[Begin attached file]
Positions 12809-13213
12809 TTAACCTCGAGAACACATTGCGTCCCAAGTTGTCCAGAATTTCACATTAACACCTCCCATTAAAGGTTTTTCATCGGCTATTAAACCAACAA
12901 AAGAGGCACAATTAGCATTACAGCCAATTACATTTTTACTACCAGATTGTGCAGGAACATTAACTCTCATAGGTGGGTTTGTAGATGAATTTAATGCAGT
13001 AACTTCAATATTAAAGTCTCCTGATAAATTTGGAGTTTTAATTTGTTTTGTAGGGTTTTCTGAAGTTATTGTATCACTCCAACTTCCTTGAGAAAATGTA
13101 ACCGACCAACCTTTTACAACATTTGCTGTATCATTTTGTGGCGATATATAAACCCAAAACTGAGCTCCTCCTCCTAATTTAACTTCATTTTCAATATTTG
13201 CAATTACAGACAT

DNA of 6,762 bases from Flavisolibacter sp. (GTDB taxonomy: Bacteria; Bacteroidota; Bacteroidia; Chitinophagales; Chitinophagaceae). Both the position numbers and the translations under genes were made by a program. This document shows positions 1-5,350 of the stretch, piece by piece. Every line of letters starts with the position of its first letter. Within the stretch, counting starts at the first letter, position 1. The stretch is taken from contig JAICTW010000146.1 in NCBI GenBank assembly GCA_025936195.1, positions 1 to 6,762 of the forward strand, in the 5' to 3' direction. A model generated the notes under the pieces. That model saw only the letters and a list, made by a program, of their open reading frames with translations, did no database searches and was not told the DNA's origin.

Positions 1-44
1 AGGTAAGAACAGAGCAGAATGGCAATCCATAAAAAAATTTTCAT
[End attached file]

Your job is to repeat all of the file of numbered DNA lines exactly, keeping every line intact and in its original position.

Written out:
Positions 12809-13213
12809 TTAACCTCGAGAACACATTGCGTCCCAAGTTGTCCAGAATTTCACATTAACACCTCCCATTAAAGGTTTTTCATCGGCTATTAAACCAACAA
12901 AAGAGGCACAATTAGCATTACAGCCAATTACATTTTTACTACCAGATTGTGCAGGAACATTAACTCTCATAGGTGGGTTTGTAGATGAATTTAATGCAGT
13001 AACTTCAATATTAAAGTCTCCTGATAAATTTGGAGTTTTAATTTGTTTTGTAGGGTTTTCTGAAGTTATTGTATCACTCCAACTTCCTTGAGAAAATGTA
13101 ACCGACCAACCTTTTACAACATTTGCTGTATCATTTTGTGGCGATATATAAACCCAAAACTGAGCTCCTCCTCCTAATTTAACTTCATTTTCAATATTTG
13201 CAATTACAGACAT

DNA of 6,762 bases from Flavisolibacter sp. (GTDB taxonomy: Bacteria; Bacteroidota; Bacteroidia; Chitinophagales; Chitinophagaceae). Both the position numbers and the translations under genes were made by a program. This document shows positions 1-5,350 of the stretch, piece by piece. Every line of letters starts with the position of its first letter. Within the stretch, counting starts at the first letter, position 1. The stretch is taken from contig JAICTW010000146.1 in NCBI GenBank assembly GCA_025936195.1, positions 1 to 6,762 of the forward strand, in the 5' to 3' direction. A model generated the notes under the pieces. That model saw only the letters and a list, made by a program, of their open reading frames with translations, did no database searches and was not told the DNA's origin.

Positions 1-44
1 AGGTAAGAACAGAGCAGAATGGCAATCCATAAAAAAATTTTCAT